“… Third question would follow on from the Greenpeace speaker [Bunny McDiarmid – no recording of her speech made; blogger’s stuff-up], and that woud be this; What happens to the environment longer term if we lose responsibility and control of our power companies? What guarantees do we have whether actually our environment and our global climate change issues will actually be positively addressed by our country? I think there are huge issues there if we choose to sell our assets.”

Bishop Duckworth then concluded with this sobering anecdote – something personal, yet with global implications in how we treat each other,

“…Those of you who don’t know, my father was born in Burma – in Myanmar. A few years ago I went back with him; never visited before, me and my brother went back to Burma. Took my dad, visited a whole lot of wider family.

Once we were on a temple tour, as you do on these sort of trips. We were touring around these temples, and me and my brother, having a lot of sibling rivalry, we’d constantly compete to see who could get the best bargain for the little knick-knacks. You know that I mean? Those little things you buy constantly. So me and my brother were constantly competing for who could get the best deal  on knick-knacks.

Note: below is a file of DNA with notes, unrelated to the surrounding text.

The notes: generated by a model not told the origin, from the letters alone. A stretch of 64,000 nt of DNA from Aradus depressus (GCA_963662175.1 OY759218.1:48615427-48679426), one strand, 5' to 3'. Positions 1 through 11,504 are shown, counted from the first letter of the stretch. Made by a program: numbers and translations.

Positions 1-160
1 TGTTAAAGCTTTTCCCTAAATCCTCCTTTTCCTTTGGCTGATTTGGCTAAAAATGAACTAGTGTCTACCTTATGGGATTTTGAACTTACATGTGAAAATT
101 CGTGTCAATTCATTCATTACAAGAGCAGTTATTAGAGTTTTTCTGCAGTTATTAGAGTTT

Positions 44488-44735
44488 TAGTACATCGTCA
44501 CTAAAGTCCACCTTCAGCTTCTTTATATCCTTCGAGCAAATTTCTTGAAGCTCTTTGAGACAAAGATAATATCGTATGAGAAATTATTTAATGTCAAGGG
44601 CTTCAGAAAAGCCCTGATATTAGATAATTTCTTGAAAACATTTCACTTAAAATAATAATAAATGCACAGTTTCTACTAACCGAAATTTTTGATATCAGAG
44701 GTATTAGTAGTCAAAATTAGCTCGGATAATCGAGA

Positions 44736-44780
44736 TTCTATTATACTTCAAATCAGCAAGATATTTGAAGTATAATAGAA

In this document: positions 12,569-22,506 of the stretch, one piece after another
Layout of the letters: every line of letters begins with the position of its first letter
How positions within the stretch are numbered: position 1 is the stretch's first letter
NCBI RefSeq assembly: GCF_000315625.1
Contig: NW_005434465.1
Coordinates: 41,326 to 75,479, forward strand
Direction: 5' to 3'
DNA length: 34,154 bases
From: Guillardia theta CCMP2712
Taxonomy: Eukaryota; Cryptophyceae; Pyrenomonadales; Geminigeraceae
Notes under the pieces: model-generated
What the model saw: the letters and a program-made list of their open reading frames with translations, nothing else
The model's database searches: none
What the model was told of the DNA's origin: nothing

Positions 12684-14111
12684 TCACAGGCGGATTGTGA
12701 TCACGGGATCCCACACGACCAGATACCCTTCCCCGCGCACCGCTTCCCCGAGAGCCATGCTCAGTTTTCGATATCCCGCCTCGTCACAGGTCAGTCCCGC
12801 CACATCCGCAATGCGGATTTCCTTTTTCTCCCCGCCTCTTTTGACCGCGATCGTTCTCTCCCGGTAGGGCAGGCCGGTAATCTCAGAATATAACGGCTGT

One night we were just finishing another temple tour and this guy sidled up to me and was selling me hand-painted pictures of Burmese countryside. Now I’ve been around long enought to know what you can normally get these pictures for.

Normally you pick these pictures up for about three US dollars.
But I was militant that night. And I thought I’m going to prove once and for all that I can run the biggest, best bargain in the world. So I drilled that fellow down to get the best  bargain I could. And in the end I managed to get four pictures for five US dollars!

…We were getting a lift home, and I was showing the pictures to my brother and saying, “Look, I’ve got the best bargain ever!”

And the driver of our horse and cart leant over and asked, “Hey, um, what’d you pay for those?”

I said, “I paid five US dollars for the four of them”.

He sez, “Ohhh, it must’ve been a bad day.”

I go, “What do you mean?”

“The man musn’t have been able to sell anything that day, so he had to sell his goods at cost price, at least at cost-price,  just to buy rice for his family.”

And suddenly I realised what was just some crazy game, ideological game, for me, was actually  life and death for other people.

And my big questions I have around this issue is this; is this some crazy ideological issue that we’ve been driven  here, or is it actually about everyday people who are struggling, who need jobs, who need security, who need a future, and who need decent power.